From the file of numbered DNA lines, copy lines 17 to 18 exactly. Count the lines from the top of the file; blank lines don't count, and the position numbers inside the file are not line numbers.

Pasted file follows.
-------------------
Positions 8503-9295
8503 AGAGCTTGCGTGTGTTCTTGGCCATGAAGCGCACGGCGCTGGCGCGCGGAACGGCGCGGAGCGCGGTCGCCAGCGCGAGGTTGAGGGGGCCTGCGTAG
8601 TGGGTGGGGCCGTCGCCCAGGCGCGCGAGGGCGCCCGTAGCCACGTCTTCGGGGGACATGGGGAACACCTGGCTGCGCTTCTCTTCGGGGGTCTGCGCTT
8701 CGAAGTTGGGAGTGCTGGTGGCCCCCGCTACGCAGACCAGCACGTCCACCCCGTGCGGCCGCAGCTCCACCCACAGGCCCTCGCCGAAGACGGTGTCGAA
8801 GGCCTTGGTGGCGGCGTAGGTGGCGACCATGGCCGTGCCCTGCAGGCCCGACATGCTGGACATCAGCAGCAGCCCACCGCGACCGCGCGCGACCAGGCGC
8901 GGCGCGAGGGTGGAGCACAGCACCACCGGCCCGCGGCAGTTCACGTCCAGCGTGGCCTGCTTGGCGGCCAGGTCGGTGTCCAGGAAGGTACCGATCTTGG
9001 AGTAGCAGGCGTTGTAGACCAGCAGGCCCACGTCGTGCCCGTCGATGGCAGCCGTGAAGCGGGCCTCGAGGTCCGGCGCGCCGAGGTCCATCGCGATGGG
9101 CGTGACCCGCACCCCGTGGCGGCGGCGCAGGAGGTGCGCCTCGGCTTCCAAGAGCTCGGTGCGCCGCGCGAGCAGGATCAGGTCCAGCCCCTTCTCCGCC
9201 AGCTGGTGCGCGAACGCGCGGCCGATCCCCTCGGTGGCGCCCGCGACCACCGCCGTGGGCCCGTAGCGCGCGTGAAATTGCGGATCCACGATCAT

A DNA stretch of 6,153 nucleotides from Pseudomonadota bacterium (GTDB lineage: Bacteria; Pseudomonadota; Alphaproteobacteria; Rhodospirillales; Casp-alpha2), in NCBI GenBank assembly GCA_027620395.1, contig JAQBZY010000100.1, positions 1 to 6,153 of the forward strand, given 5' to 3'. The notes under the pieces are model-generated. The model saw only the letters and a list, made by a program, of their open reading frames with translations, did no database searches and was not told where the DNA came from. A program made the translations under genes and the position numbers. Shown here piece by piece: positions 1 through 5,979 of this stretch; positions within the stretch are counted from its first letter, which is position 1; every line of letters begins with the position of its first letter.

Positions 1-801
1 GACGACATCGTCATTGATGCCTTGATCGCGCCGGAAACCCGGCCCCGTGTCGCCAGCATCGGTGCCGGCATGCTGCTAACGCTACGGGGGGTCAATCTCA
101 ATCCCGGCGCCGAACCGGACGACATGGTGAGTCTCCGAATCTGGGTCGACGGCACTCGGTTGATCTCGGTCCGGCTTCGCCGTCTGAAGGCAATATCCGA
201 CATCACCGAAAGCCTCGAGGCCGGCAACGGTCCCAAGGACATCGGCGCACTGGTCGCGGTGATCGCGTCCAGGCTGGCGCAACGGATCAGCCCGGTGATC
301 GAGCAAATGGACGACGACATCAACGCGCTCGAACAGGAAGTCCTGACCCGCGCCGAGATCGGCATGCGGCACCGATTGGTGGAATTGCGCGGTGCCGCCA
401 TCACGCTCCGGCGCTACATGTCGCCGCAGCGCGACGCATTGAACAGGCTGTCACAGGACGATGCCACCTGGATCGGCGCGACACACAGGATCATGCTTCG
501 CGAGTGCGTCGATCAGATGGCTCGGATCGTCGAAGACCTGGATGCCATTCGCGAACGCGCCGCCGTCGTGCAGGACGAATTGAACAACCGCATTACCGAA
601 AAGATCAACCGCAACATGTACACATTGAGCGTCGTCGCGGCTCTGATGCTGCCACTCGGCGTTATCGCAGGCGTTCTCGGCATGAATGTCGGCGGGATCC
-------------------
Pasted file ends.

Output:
501 CGAGTGCGTCGATCAGATGGCTCGGATCGTCGAAGACCTGGATGCCATTCGCGAACGCGCCGCCGTCGTGCAGGACGAATTGAACAACCGCATTACCGAA
601 AAGATCAACCGCAACATGTACACATTGAGCGTCGTCGCGGCTCTGATGCTGCCACTCGGCGTTATCGCAGGCGTTCTCGGCATGAATGTCGGCGGGATCC